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This article was originally published at Wtf-Film in June of 2010. It has been (very) slightly revised for its reprinting here. For the present you can still find the original article here.

The Horrors of Spider Island: John Wyndham’s Web

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Going strictly from its premise, one might easily be forgiven for considering John Wyndham’s Web a bit schlocky. At face value his oddball tale of a small Pacific island whose cultivation as a new Utopia is cut short by a blight of intelligent spiders veritably demands comparison to some of the hokiest of sci-fi hokum, but judging things on first perceptions alone can be a dangerous business. Published posthumously a full decade on from the author’s death in 1969, the brief Web may never reach the same heights as the author’s greatest work – The Day of the Triffids, The Kraken Wakes, Trouble with Lichen and so on – but it finds him in no less sound or contemplative a mind.

Unusually for Wyndham, the characters of Web are more just framing for its (considerable) fictitious history than any great narrative necessity, and the plot is rather scant indeed. The primary player, from whose perspective the novel unfolds, is one Mr. Delgrange, a man whose aimlessness in life following the tragic loss of his wife and daughter leads him to the Project, an effort by the aristocratic Lord Foxfield to establish a new freethinker’s empire (and a memorial to his own greatness) wholly independent of the distractions and humdrum of Western civilization. An uninhabited island in the Pacific is purchased just for the purpose, and Delgrave and a few dozen ill-fated fellow pioneers swiftly descend upon it in hopes of jump starting a new brand of society.

Unfortunately for Delgrave and his associates a new society has already sprung up on remote Tanakuatua, which has become a seeding ground for the imperial ambitions of a new species of highly social arachnids. Utterly ordinary but for their remarkable habits, the modest creatures (no giant mutants here) organize into pseudo-militaristic squads and conquer the island a bit at a time, enshrouding their swiftly expanding territory in an impenetrable pall of web.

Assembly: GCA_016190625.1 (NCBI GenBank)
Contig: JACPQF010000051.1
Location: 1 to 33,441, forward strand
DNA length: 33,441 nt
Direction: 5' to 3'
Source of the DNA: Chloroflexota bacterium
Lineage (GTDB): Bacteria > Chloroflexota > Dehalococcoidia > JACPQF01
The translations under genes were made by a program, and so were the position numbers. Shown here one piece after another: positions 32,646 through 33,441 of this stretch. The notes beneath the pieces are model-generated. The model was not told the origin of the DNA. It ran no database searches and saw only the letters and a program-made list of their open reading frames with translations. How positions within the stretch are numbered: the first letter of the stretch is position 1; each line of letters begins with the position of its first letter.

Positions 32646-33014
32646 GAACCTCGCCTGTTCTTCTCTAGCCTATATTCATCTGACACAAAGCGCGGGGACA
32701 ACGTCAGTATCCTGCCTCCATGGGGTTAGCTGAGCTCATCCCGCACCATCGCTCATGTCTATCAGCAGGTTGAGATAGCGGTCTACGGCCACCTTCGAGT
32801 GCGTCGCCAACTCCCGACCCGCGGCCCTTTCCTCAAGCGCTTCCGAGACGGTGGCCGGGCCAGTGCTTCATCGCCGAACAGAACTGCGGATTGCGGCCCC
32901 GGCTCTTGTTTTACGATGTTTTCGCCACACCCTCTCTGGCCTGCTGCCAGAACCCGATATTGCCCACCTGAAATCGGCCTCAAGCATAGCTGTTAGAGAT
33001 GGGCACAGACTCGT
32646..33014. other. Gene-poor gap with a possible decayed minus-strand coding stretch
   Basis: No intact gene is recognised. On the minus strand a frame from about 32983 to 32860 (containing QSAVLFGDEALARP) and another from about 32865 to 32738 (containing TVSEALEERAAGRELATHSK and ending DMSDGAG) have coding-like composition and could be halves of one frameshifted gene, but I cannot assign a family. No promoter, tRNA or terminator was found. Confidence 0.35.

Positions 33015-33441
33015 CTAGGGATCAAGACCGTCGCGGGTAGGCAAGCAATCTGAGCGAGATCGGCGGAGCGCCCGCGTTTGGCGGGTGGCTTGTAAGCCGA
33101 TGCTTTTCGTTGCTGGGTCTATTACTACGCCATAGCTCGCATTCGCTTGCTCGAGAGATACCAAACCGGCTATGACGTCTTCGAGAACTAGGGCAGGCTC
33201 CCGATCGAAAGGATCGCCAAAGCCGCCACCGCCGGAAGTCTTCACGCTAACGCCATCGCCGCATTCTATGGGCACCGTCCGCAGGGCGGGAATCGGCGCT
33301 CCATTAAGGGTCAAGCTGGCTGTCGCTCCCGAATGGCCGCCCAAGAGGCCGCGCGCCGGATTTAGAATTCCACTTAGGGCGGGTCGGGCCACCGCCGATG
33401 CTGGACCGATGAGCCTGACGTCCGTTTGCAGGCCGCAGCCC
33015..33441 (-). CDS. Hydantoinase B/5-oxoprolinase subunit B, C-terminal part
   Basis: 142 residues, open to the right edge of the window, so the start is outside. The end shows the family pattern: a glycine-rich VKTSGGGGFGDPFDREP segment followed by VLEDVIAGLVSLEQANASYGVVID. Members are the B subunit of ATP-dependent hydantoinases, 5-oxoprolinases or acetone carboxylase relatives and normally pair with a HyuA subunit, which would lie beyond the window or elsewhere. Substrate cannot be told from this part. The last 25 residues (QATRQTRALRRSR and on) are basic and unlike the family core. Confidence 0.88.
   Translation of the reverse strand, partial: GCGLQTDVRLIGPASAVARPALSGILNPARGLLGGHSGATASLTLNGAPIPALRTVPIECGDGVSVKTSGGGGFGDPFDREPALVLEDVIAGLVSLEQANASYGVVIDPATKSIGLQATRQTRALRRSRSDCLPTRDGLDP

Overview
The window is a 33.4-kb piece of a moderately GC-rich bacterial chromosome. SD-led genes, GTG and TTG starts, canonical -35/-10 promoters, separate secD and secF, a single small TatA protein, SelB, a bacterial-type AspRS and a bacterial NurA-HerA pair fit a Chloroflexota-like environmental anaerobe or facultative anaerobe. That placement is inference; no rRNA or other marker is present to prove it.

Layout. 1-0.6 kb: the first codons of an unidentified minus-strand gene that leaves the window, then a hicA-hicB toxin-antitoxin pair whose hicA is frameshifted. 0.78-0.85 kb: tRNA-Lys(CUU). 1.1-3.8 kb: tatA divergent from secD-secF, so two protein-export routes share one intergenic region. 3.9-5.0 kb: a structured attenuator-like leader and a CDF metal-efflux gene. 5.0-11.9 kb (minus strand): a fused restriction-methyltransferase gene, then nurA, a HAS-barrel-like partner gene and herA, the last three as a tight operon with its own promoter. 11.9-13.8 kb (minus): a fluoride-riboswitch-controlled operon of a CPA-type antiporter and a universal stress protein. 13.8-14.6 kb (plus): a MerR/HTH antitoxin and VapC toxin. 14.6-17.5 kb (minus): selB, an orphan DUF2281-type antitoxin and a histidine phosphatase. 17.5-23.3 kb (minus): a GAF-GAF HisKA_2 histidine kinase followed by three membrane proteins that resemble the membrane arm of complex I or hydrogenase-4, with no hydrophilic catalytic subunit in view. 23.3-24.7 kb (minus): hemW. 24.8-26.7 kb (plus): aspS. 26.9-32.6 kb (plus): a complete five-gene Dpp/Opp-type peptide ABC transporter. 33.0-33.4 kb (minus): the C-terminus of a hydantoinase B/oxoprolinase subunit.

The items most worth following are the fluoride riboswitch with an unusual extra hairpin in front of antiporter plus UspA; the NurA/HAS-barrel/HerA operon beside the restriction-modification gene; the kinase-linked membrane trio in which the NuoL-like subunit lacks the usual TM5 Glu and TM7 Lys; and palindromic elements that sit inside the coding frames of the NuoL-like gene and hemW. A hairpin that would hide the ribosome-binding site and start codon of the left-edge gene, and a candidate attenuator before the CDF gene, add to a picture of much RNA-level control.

The plot for Web is pretty thin, and dominated more by historical exposition than any degree of action. Indeed, those expecting even Wyndham’s typically subdued brand of thrills and chills may find themselves disappointed, as it is the island itself and not its creeping, crawling inhabitants that draws the bulk of the author’s attention.

With a history that spans from its earliest description by wayward mariners to its stint as a home for unruly cannibals to its conquest by a nomadic South Seas tribe (who see it as their promised land) and eventual subjugation under the British flag, the fictional Tanakuatua is Web‘s greatest asset, at once entirely plausible (how many tiny Pacific islands there must be that share a comparable history) and ready-made for Wyndham’s wry observation on the waning empire to which he belonged. For generations Tanakuatua is precisely the promised land its settlers had longed for, an eternal home for a tribe who took the spider as its emblem, and aside from the occasional hiccup of a World War little of cataclysmic import ever threatened to unsettle it. But as with Bikini before it, Tanakuatua finds itself embroiled in the Western world’s descent into atom-splitting madness, and its population forced to evacuate for fear of fallout from a nearby nuclear test. Only a lone witch doctor remains, sacrificing himself in a blood oath with the vengeful god Nakaa that the island might be cursed, and thereafter visit death upon any who dare venture upon its shores…

As with in Wyndham’s best work Web‘s central speculation, that the foibles of one empire might give rise to another less human, and wholly capable of toppling human kind from its Earthly domination, is a fascinating one. While certainly more fantastical in nature than the island that birthed them, even the spiders of Web aren’t so implausible as one might think, as a quick search on “social spiders” should attest – there are any number of varieties that have evolved social characteristics to varying degrees. Web‘s only truly fantastical notions are the scope of that socialization and its foundations in a brand of rational thought (conveniently sparked by fallout from man’s own supposed progress). On the latter point I have only to say, that spiders are perhaps smarter than you think.